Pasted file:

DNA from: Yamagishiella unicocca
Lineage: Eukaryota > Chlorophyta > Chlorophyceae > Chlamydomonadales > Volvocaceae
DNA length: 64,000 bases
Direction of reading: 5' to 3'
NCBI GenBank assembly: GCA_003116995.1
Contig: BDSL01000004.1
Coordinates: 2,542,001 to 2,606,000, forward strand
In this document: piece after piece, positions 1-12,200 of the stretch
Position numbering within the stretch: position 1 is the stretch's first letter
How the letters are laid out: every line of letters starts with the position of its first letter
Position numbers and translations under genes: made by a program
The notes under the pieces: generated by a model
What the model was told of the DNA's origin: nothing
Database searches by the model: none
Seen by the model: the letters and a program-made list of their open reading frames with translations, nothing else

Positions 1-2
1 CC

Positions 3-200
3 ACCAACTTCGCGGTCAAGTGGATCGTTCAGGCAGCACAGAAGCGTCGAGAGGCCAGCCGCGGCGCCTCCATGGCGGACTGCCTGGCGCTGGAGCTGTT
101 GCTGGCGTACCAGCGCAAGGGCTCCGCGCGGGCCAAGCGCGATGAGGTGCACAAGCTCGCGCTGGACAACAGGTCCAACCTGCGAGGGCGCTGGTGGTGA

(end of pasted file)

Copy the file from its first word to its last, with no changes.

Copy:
DNA from: Yamagishiella unicocca
Lineage: Eukaryota > Chlorophyta > Chlorophyceae > Chlamydomonadales > Volvocaceae
DNA length: 64,000 bases
Direction of reading: 5' to 3'
NCBI GenBank assembly: GCA_003116995.1
Contig: BDSL01000004.1
Coordinates: 2,542,001 to 2,606,000, forward strand
In this document: piece after piece, positions 1-12,200 of the stretch
Position numbering within the stretch: position 1 is the stretch's first letter
How the letters are laid out: every line of letters starts with the position of its first letter
Position numbers and translations under genes: made by a program
The notes under the pieces: generated by a model
What the model was told of the DNA's origin: nothing
Database searches by the model: none
Seen by the model: the letters and a program-made list of their open reading frames with translations, nothing else

Positions 1-2
1 CC

Positions 3-200
3 ACCAACTTCGCGGTCAAGTGGATCGTTCAGGCAGCACAGAAGCGTCGAGAGGCCAGCCGCGGCGCCTCCATGGCGGACTGCCTGGCGCTGGAGCTGTT
101 GCTGGCGTACCAGCGCAAGGGCTCCGCGCGGGCCAAGCGCGATGAGGTGCACAAGCTCGCGCTGGACAACAGGTCCAACCTGCGAGGGCGCTGGTGGTGA